99 Names of Exile contends with a home and a family that is both deeply missed by the speaker and one which, as his father warns him, could be potentially fatal to return to. Iran, and Tehran specifically, surfaces in memories, monuments, familiar homes, and a lawn “stretched out like a prayer rug.” The speaker’s recollections bleed into how he sees the world around himself away from Tehran, where the security gate at an airport is a “mihrab, the incantation of departures and arrivals” and “Farsi” becomes “Persian” when it’s spoken about in English. These poems invite the reader into a way of sight, into the joys and aches of not being able to unsee a home, even when it’s been made inaccessible. Though Bassiri writes in “Memorial Day” that:
My family loves divorces. My father divorced twice. I’ve di-
……….vorced my country more than once.
His poems also critically cultivate undeniable and even bodily connection to a family and a place he no longer physically occupies. At the poem’s end, the speaker seems to exhume his own body in a pre-mortem exercise, saying “If you open me, you’ll find cyprus leaves, the smell of traffic,/ the misquoted words of Hafez digesting with Cheerios,/ dates, and naan.” Near the end of the book, the speaker performs a similar exercise on his father, lifting his chest and finding “Splayed, his pelvis filled with leaves.” There is a familial link legible in the cyprus and pelvic leaves growing inside this father and son, one which gestures to the many gardens that the poems in this book seem to mention, search out, and yearn for. Bodies in 99 Names of Exile are shown to contain many possible names, contain shared gardens, contain language (even if it is digested at a similar rate as the accompanying Cheerios,) and, in doing so, manage to contain literal Whitmanian multitudes that connect them to a past.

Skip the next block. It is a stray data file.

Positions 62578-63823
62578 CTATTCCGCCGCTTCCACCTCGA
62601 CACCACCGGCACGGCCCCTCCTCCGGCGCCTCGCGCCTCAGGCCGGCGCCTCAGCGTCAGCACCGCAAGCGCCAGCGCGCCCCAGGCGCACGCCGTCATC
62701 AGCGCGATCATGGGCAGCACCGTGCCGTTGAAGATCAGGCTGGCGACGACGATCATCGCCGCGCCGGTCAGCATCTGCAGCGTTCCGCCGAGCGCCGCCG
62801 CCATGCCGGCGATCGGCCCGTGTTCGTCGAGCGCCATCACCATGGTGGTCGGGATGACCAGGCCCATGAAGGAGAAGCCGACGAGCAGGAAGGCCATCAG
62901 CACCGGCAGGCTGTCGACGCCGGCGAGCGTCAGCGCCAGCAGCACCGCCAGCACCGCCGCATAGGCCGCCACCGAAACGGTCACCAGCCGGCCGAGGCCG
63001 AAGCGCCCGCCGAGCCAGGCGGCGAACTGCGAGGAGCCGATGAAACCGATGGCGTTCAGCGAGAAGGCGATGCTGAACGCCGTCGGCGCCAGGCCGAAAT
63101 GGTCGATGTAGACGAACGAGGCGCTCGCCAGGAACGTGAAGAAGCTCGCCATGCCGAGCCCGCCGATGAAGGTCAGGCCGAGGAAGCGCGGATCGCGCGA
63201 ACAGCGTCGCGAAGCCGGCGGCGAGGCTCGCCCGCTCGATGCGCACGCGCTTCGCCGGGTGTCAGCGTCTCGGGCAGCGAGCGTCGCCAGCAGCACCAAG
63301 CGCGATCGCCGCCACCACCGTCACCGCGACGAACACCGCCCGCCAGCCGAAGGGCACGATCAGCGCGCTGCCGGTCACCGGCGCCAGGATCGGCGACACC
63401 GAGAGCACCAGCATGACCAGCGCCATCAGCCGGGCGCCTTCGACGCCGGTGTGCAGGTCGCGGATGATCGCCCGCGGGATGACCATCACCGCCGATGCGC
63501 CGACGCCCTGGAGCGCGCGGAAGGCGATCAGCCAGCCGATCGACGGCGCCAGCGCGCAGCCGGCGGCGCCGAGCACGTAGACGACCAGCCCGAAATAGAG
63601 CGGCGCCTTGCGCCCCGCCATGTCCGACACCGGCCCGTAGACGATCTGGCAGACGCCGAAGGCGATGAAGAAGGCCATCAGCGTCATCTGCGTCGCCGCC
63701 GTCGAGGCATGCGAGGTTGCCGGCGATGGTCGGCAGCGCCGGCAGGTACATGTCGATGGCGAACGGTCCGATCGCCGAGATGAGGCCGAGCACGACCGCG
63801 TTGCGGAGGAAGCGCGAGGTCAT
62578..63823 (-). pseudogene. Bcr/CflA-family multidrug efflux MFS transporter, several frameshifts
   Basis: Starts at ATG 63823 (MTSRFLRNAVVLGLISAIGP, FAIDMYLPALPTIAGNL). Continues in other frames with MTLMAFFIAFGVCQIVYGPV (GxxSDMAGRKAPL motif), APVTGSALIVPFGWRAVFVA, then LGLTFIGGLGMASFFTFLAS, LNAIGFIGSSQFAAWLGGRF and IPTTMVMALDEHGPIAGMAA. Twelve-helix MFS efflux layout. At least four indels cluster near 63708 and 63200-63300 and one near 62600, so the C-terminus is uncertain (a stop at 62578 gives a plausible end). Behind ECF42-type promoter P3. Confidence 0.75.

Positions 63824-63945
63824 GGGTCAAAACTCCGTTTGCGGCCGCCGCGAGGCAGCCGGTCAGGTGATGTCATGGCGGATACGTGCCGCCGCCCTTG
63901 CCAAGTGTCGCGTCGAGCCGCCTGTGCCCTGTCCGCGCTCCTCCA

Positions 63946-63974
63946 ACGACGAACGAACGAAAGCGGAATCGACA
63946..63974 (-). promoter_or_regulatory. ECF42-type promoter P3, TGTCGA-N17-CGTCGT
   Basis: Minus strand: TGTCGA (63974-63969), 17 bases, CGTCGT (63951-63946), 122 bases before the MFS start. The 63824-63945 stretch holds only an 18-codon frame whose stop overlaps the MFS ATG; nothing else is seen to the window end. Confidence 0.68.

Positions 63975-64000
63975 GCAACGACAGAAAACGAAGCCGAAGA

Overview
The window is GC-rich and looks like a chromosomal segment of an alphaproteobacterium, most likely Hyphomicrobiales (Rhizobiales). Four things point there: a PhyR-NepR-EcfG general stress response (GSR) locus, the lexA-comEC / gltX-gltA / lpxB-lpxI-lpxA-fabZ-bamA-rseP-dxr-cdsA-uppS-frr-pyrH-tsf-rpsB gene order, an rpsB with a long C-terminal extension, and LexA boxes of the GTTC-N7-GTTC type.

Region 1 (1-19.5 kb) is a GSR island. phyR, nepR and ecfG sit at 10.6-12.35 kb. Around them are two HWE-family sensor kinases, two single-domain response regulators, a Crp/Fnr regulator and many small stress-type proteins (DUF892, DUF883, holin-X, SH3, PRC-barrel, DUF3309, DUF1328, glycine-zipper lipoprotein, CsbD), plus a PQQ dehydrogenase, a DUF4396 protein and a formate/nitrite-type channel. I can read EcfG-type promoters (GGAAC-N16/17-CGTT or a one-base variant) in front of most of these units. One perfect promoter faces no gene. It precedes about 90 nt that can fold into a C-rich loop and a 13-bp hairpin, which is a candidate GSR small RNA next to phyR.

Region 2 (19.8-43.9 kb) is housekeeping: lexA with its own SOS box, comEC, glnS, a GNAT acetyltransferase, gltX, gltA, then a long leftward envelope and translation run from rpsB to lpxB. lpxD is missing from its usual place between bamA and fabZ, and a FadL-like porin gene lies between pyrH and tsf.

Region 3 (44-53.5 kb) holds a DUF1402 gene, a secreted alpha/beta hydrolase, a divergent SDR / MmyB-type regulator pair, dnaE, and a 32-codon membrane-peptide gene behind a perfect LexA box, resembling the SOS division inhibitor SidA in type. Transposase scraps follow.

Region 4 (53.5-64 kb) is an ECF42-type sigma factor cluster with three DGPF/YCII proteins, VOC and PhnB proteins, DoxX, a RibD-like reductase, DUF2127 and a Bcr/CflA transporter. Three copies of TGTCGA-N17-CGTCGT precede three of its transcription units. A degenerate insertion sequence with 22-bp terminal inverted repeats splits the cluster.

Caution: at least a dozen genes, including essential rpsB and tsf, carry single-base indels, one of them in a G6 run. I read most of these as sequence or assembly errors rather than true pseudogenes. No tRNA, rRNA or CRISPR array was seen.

Whether it’s in “the briary fleece of the hills” where a lost body is sought or in “the fleece of my sleeve” the speaker uses to “Wash off the blood” in the last two lines of the book’s final poem, material spaces and insurmountable distances become populated with memory and emotion. While Bassiri himself writes that “from a distance everything turns scenic” his work is also invested in using the poem as a space for landscape without sacrificing its potential for intimate, detailed, memorial, and occasionally distinctly non-scenic work. From touring the interior of an atomic bomb to the light scraped out of and iris to the irises found inside a dead body, 99 Names of Exile presents a narrative of personal immigration and exile that is incapable of being nested under one name alone.
Cleaver Poetry Reviews Editor Claire Oleson is a writer hailing from Grand Rapids Michigan. She’s a 2019 grad of Kenyon College, where she studied English and Creative Writing. Her work has been published by the University of Kentucky’s graduate literary journal Limestone, Siblíní Art and Literature journal, Newfound Journal, NEAT Magazine, Werkloos Magazine, and Bridge Eight Magazine, among others. She is also the 2019 winner of the Newfound Prose Prize. Contact her by email.